Nico Rosberg Leads Every Single Lap to Take Monaco Grand Prix

For one week per year, celebrities, magnates, and titans of industry descend upon the tiny seaside town of Monte Carlo, Monaco, to see and be seen at what is arguably the most famous race of the Formula 1 season. While the streets become clogged with those who become temporary F1 fans, the Monaco Grand Prix also is special for true racing devotees for a number of reasons. The street course has been a staple of F1 racing since the late 1920s, and draws huge interest due to its low speeds, narrow roads, and extremely tight turns and hairpins. Overtaking is extremely difficult as a result of those narrow roads, so setting hot qualifying laps is crucial to earn a top position for the race.

While Nico Rosberg has started in pole position during three of the six Grands Prix so far, he finished the races in Bahrain and Spain several places behind in each. This time, however, 30 years after his father, Keke Rosberg, won the Monaco GP for Williams, Nico crossed the finish line after leading every lap of the race; he handily outperformed Red Bull teammates Sebastian Vettel and Mark Webber, while Rosberg’s Mercedes colleague, Lewis Hamilton, finished just outside the podium.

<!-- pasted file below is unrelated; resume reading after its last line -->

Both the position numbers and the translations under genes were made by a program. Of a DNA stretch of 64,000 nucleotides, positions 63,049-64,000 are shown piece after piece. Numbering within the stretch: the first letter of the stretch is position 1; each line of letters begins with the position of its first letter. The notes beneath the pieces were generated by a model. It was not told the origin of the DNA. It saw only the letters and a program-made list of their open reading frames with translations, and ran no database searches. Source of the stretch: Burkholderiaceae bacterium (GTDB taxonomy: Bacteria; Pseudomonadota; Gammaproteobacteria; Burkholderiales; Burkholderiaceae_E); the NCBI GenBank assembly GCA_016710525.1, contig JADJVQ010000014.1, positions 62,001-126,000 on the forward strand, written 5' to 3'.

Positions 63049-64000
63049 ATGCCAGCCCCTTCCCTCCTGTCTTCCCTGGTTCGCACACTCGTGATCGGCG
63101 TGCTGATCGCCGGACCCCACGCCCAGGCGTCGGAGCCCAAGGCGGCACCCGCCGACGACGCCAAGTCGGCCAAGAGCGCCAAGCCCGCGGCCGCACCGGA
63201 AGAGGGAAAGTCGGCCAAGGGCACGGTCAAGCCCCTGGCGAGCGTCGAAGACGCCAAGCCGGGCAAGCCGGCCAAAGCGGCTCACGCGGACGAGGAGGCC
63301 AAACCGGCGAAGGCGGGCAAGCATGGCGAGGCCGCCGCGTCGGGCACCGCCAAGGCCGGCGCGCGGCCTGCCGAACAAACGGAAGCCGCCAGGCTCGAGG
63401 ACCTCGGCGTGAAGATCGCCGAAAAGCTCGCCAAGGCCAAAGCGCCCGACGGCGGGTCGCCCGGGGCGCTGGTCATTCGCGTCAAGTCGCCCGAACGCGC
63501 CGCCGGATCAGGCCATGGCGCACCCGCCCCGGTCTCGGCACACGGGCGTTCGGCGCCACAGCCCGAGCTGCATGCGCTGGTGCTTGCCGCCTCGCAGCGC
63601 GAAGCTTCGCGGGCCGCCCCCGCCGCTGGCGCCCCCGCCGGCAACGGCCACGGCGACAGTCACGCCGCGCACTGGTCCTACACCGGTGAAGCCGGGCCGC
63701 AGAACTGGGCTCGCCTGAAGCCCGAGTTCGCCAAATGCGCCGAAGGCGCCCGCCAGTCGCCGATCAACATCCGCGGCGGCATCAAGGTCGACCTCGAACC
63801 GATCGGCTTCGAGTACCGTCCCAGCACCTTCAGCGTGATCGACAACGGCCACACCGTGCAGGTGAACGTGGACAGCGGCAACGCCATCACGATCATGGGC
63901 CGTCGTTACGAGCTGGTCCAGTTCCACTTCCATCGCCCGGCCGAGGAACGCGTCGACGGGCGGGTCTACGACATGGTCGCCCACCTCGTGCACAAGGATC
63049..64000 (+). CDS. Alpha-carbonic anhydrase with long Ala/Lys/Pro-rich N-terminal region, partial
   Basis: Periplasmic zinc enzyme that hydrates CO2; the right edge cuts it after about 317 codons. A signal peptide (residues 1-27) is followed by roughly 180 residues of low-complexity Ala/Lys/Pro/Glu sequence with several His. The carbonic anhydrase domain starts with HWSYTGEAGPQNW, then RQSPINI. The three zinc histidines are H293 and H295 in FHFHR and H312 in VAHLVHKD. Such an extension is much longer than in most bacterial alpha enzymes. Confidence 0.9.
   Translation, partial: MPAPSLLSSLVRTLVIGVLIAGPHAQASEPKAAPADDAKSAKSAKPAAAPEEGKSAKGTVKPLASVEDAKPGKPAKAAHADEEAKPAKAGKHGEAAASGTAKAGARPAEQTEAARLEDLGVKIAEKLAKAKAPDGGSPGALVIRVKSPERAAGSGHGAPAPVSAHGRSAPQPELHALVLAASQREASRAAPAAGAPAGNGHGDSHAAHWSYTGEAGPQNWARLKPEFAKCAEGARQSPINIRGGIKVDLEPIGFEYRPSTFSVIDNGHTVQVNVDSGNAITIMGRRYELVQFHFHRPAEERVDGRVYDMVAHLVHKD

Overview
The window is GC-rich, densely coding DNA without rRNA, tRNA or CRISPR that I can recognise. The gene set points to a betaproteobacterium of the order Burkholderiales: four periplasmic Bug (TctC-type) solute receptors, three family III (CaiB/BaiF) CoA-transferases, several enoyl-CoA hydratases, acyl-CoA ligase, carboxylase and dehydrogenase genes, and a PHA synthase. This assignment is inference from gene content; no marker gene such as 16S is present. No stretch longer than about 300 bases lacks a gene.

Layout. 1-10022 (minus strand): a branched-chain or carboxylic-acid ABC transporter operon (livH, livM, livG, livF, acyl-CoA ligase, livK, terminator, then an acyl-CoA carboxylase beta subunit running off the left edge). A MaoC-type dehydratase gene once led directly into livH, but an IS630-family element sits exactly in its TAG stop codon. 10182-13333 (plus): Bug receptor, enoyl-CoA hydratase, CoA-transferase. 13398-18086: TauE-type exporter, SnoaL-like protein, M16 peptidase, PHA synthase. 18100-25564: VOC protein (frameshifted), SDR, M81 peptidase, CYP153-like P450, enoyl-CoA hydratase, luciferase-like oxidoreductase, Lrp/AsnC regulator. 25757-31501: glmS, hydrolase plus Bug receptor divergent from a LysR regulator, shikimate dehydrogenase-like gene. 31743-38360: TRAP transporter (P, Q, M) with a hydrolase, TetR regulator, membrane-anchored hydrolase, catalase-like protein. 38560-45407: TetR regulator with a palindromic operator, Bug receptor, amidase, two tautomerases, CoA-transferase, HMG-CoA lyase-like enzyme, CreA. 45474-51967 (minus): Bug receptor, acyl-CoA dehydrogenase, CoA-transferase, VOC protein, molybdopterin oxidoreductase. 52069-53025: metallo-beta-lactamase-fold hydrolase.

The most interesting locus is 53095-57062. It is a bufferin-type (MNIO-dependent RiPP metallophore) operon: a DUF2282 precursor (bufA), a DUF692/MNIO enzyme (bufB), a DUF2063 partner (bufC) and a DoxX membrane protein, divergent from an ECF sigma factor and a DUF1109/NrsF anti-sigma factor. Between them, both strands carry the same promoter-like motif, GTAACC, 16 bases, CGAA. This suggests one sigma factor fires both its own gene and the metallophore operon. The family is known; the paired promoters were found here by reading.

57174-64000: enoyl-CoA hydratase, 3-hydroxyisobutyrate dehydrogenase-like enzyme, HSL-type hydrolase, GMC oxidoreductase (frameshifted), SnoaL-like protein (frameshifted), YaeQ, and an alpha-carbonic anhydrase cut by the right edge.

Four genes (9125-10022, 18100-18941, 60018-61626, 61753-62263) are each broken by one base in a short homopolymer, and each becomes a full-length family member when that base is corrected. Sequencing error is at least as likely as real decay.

Race start is more important at Monaco than anywhere else due to the famously tight roads that make overtaking extremely difficult. This fact was proven almost immediately when Adrian Sutil collided with Jenson Button during an overtaking attempt at the hairpin in the first lap. There was no serious damage from the hit, but contact became a frequent occurrence throughout the race. Soon after the Sutil-Button incident, Caterham’s Giedo van der Garde damaged the front wing of Pastor Maldonado. The damage on the track prompted the first yellow flag warning of the day.

Lap 8 saw the day’s first retirement with Charles Pic. The Caterham driver’s car slowed to a stop just in front of pit lane as a result of gearbox problems, and overheated exhausts quickly caused a fire at the rear of the car. Drivers held position for more than a dozen laps, with the front not changing from the two Mercs in front, followed closely by the Red Bulls.